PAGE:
Oxycodone Withdrawal Timeline And Much More

Oxycodone Withdrawal Timeline And Much More


Withdrawing from oxycodone is never an easy task, but one thing is for sure, if you set your mind to it then you will be successful in reaching your goal. If you are suffering from opiate addiction, you should take the time to finish reading this article, because it will provide you with some important information about oxycodone withdrawal timeline.

Withdrawal Fears

If you have ever lived with a drug addict, you already know the complications of being an addict and the dangers of withdrawal. Of course, this may encourage you to never partake in oxycodone misuse. The fears of withdrawal will prevent many addicts from attempting to come clean. Sometimes it takes hitting rock bottom, before a drug addict will decide that it is time to get clean.

Short-term Drug Use

A short-term drug user will not face a harsh withdrawal, as does a long-term drug user. These individuals may see an oxycodone withdrawal timeline ranging from 4-10 days. They will also experience acute withdrawal symptoms including:

  • Nausea/vomiting
  • Diarrhea
  • Insomnia
  • Diaphoresis (excessive sweating)
  • Postnasal drip
  • Watery eyes
  • Muscle spasms

These symptoms are fairly mild compared to other types of opioid withdrawals. You must remember that the withdrawal timeline may vary from person to person. Age and the metabolism rate can alter this timeline, so be sure to keep this in mind, when you are trying to withdraw from oxycodone.

Long-Term Drug Use



A hardcore or long-term drug user will face a tougher oxycodone withdrawal. This type of addict can expect to have a withdrawal timeline of 4-10 days, but some of the symptoms may last for several months after the last dose. If you have a history of long-term oxycodone abuse, you should definitely expect to experience the same acute withdrawal symptoms, as a short-term drug user, along with innumerable prolong symptoms including:

  • Severe anxiety and restlessness
  • Poor focus and altered decision making skills
  • Extreme fatigue
  • Lack of pleasure and sexual desires
  • Short-term memory loss
  • Extreme urge to use oxycodone again
  • Insomnia
  • Depression

You may need to speak with a psychologist about your mental issues to prevent them from becoming so severe that suicide will feel like your only option.

Relapsing

Many addicts that go through withdrawal may find themselves suffering from relapse. The main reason for this is because of the severe cravings that are experienced during and after the withdrawal process. It may take 3-4 months, before they subside, but remember you much fight these urges. The impulses will be much stronger in the beginning of the process, but will gradually go away. You should stay away from other addicts, because they will try to encourage you to return to your former drug addict behavior.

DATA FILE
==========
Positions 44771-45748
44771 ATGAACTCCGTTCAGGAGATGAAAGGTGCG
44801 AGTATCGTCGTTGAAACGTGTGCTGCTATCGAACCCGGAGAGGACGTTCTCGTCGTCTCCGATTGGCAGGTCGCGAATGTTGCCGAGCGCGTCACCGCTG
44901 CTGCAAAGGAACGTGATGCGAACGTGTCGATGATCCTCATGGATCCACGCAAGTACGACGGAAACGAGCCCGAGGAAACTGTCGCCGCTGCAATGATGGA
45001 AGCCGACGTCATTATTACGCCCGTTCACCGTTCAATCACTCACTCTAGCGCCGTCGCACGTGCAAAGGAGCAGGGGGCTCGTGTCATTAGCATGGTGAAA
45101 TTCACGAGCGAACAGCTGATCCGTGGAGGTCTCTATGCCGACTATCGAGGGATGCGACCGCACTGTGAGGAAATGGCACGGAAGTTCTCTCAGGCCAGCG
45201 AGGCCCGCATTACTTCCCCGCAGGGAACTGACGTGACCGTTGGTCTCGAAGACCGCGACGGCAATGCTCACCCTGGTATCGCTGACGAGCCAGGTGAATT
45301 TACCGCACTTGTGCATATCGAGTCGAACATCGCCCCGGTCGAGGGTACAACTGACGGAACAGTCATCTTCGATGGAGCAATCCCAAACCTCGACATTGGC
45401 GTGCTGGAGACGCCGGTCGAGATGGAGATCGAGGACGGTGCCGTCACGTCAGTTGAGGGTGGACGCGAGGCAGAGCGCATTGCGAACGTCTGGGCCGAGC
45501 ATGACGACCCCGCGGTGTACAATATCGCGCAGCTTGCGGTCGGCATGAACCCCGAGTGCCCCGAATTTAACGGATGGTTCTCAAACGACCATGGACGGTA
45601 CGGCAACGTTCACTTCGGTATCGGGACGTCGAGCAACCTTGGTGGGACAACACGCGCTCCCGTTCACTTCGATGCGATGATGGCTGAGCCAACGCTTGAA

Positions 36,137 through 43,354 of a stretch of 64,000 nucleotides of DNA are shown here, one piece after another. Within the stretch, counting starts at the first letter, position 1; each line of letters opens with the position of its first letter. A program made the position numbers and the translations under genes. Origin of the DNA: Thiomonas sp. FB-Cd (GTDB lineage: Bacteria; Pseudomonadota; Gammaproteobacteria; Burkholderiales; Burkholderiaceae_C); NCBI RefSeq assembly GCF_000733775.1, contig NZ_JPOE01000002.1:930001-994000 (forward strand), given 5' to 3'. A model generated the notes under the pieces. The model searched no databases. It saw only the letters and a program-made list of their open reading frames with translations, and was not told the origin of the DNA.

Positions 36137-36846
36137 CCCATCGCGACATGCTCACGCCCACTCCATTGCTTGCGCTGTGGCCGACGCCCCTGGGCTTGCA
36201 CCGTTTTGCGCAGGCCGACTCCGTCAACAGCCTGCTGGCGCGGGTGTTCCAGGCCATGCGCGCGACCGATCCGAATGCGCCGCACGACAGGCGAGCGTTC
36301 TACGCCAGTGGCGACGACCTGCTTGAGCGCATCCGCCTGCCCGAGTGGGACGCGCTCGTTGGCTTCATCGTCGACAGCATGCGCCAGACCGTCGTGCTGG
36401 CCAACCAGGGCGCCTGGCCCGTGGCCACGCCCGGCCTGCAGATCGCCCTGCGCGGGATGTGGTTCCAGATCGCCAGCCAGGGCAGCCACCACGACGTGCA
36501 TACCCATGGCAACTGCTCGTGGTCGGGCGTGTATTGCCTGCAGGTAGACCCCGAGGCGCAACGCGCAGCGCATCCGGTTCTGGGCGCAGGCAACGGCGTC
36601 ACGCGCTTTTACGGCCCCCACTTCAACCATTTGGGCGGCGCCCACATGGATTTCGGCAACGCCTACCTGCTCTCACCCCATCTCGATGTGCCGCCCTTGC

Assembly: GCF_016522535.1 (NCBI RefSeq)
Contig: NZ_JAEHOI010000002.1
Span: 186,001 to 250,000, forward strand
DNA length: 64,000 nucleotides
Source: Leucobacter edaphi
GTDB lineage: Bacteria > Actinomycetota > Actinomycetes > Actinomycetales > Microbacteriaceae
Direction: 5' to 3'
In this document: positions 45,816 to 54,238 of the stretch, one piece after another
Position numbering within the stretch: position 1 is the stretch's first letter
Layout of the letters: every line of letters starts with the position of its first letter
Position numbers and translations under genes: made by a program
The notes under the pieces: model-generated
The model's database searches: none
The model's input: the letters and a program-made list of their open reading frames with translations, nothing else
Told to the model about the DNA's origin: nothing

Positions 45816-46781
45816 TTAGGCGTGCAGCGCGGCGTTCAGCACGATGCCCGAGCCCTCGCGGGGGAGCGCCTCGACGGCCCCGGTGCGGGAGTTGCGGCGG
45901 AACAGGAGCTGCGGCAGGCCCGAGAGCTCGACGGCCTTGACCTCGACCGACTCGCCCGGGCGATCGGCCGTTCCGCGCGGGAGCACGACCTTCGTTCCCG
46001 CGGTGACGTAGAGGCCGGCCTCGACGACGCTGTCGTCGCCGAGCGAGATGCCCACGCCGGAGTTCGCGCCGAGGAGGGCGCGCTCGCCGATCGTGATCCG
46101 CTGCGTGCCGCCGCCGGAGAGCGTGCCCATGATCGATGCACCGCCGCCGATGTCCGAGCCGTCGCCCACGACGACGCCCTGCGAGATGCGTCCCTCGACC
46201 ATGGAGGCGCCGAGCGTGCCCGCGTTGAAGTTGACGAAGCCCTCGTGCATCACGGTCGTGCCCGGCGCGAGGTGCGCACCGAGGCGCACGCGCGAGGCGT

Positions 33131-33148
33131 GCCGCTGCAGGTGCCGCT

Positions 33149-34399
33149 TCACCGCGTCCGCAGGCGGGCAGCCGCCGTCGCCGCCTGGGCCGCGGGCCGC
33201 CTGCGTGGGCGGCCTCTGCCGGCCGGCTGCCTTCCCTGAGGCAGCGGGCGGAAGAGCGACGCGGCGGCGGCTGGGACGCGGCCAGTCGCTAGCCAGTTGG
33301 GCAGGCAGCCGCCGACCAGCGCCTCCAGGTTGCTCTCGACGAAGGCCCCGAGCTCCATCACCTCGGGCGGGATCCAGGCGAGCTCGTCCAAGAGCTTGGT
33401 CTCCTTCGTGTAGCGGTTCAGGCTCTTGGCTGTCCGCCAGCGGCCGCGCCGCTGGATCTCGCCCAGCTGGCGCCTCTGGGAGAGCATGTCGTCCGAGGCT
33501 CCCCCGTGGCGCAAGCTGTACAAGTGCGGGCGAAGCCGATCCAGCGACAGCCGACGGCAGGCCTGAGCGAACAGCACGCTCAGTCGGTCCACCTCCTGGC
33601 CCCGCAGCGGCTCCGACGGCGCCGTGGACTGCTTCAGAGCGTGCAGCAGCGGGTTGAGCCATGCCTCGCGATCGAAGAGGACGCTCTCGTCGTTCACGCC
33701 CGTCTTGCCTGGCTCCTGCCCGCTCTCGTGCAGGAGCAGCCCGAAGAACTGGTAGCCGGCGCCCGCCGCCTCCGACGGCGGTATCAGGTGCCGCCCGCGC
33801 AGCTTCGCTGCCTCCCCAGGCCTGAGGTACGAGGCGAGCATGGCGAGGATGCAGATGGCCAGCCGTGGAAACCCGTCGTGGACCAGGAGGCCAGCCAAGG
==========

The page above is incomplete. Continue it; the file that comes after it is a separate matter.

Exercise and Meditation

When you first start withdrawing from oxycodone, you will surely not have any interest in physical activity, reading, or just enjoying life. It is vital that you keep your mind and body entertained, because you do not want to sit around and dwell on your situation. It will get better, so hang in there and fight those terrible urges and withdrawal symptoms.

Exercise will benefit you in more ways than one. Walking, jogging, and aerobics will not only get your heart pumping, but it will boost the neurotransmitters in your brain. Neurohormones such as vasopressin and norepinephrine are responsible for balancing and controlling mood. When you exercise these neurohormones are being produced at a much faster rate. You will experience an elated euphoria that is very desirable.

Conclusion

Make sure that you have a support group on hand, just in case you need them and you will at some point. Rely on these individuals to help you through this tough point in your life. Public support groups are also very beneficial to those that do not have family members nearby.

David Warren
David Warren

Pharmaceutical specialist at Wealthformyhealth.com
David Warren is a pharmaceutical specialist that dispenses prescription medication on a daily basis. He received a Bachelor of Science degree in pharmacy from the University of Tennessee in 1991. With over 50 publications on medication-related and pharmacy topics, David has been able to share his experiences and knowledge with others.

David with lots of experience and knowledge in medications that are utilized to treat a wide range of medical conditions. Before David dispenses a medication to a patient, he will go over the side effects, dosage recommendation and contraindications.
David Warren

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